Why Are Adults So Negative?

[Snark Warning, TMI Warning]

No, really, that’s a legitimate question. Why are people older than me–even by just a few years–so eager to put down all of my hopes and dreams?

Let me give a few nonspecific examples of Things Older People Have Said recently to me:

  • “You know, guys really don’t go for complex women.” (Women like me, that is, in the context of that conversation.)
  • “Oh, trust me, by the time you have a job, you’re not going to care about making a difference. It’ll just be about how you hate your boss and can’t wait to go home by the end of the day.”
  • “You’re never going to be successful if you don’t learn how to be pushy.”
  • “It’s going to be even harder to make friends after college, you know.”
  • “You’re gonna go for a PhD? You do realize how much work that is, right?”
  • “Psychologists don’t make that much money. You should try to get an MD instead.”

Perhaps you Well-Meaning Adults are all under the impression that I have excessively high expectations and need a Dose of Healthy Realism to prevent myself from getting disappointed later on. Perhaps you just don’t realize what weight your words can carry for someone who is younger and looking for someone to help them find their way.

Well, this might be news to you, but I have a mental disorder that basically means that my expectations are already unhealthily low. That’s what depression does. It robs you of all the hope and optimism you used to have. Every bit of genuine excitement that I have for the future is something I’ve worked very, very hard to muster up. And guess what you’re doing. You’re taking it away from me.

People. My disorder does a perfectly fine job of putting me down all on its own. It really doesn’t need any help from you. I don’t need to be reminded of how hard it’s going to be to make friends, get a job, find a partner. Trust me, I’ve been over this in my mind over and over and over again Many, many sleepless nights. I’ve been over it until I’ve cried my head off and wanted to kill myself. Really. I do not need your help.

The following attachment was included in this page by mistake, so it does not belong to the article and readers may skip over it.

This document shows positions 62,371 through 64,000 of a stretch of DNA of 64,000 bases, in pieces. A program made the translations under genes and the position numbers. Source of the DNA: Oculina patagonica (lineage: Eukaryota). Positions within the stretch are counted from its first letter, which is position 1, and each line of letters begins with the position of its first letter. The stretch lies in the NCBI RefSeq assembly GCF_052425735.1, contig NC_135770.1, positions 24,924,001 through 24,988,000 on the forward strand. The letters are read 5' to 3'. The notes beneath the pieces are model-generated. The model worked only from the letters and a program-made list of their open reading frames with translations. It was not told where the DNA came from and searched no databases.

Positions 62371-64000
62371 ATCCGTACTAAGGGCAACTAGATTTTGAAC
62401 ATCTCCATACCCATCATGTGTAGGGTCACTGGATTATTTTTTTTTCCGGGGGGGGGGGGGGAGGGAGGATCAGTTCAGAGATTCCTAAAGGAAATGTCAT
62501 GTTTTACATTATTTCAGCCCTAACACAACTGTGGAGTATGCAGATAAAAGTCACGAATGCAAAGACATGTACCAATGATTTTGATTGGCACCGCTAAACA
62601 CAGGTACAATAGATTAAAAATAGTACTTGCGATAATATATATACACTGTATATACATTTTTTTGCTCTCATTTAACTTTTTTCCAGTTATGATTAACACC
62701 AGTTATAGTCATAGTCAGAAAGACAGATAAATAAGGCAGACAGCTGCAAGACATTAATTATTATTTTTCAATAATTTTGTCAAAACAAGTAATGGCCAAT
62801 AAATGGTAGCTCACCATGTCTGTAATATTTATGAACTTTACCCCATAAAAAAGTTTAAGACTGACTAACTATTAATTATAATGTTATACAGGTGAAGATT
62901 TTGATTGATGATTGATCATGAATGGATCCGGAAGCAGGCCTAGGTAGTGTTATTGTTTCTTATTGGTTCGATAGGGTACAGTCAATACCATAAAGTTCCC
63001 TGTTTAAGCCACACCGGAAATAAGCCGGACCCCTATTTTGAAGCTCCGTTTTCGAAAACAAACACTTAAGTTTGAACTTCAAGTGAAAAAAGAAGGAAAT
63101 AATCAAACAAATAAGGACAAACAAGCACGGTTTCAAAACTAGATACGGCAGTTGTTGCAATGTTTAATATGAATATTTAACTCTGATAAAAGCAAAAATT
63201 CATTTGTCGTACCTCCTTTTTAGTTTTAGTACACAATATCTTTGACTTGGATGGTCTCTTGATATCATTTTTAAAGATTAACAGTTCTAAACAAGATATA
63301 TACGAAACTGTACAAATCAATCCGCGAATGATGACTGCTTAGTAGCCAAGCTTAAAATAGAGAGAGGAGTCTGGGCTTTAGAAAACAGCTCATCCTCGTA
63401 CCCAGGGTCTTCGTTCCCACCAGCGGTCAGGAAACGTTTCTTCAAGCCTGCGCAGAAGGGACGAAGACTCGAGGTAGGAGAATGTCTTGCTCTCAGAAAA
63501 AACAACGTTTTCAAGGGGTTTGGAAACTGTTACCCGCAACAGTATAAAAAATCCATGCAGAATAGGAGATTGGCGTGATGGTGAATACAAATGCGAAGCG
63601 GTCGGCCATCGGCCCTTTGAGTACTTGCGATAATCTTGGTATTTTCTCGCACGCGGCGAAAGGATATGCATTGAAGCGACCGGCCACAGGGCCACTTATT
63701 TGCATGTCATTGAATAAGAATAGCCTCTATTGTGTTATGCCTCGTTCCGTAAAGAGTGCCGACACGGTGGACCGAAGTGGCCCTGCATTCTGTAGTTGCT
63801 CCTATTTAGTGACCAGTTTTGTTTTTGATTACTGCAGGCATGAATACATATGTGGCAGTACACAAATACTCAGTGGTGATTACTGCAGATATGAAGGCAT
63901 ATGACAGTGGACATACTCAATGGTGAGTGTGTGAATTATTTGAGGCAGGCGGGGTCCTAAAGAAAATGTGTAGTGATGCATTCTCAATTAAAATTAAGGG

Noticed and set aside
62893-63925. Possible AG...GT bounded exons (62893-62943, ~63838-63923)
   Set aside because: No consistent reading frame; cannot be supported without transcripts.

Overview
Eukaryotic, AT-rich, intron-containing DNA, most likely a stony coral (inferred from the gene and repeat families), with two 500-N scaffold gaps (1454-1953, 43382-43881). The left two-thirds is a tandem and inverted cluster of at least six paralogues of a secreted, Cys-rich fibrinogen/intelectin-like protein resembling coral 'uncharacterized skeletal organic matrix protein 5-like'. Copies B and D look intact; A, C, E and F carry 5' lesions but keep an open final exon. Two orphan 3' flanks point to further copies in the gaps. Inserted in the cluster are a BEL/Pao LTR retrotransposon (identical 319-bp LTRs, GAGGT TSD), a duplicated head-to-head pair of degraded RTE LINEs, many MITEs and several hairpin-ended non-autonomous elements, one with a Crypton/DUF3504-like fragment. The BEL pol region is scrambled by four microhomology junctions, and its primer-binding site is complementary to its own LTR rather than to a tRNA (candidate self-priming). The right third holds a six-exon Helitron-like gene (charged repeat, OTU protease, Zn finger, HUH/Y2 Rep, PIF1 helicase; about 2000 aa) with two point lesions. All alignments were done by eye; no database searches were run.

You know what, I appreciate that maybe your life didn’t turn out the way you wanted. And that sucks. I’m sorry you have a shit job, I’m sorry  you have an awful time meeting people and dating. If you’d like, feel free to tell me about that. Or go tell a therapist. Or whatever. But your experiences do not give you the right to take my hope away from me. Especially when you’re some measly three or four years older! Jesus Christ! You’re still finding your own way. You’re not dead yet. At least wait till you get your own kids before you start dispensing your Divine Wisdom to someone else.

I’m seriously considering kicking these people out of my life, because as much as I’ve always believed that friendship with people older than me is important and extremely valuable, I can’t have these people making me feel crappy all the time.

Why does this happen? I think we have a cultural stereotype of young adults as exceedingly cocky, optimistic, and entitled. Well, guys, you know what they say about people who assume. First of all, as I’m pretty sure everyone I’m acquainted with knows, I’m not even from this country. Take everything you know about “American Young Adults” and toss it the fuck out, because I grew up with a different cultural background, one in which humbleness and realism are prized qualities.

Second, even supposing I were the most typical American girl you can imagine, you should still quit it with the damn stereotypes already. Everyone has their quirks and idiosyncrasies. Some people come from broken families. Some people grew up poor. Some people have a disability, maybe one you can’t see. Some people read a ton of books when they were kids. Some people grew up being bullied in school. Some people have depression, anxiety, OCD, ADHD, a substance abuse disorder, autism or Asperger’s, or some other condition. Some people are just plain different!

So throw out those silly magazine articles about “Today’s Entitled Bratty Self-righteous Cocky Inept Stupid Young Adults” and see what’s right in front of you. Some of us are just trying to get by. Some of us are just trying to scrounge up every last shred of hope we have and keep on living. Just because I’m young doesn’t mean I think it’s all rainbows and butterflies ahead. I work hard to keep my chin up. Don’t you dare take that away from me.

On Apathy and Being Cool

[TMI Warning]

I saw this on one of my favorite blogs, Thought Catalog, today. Sara David, the author of this post, uses American Apparel models (and models in general) to make a point about the aesthetics of indifference: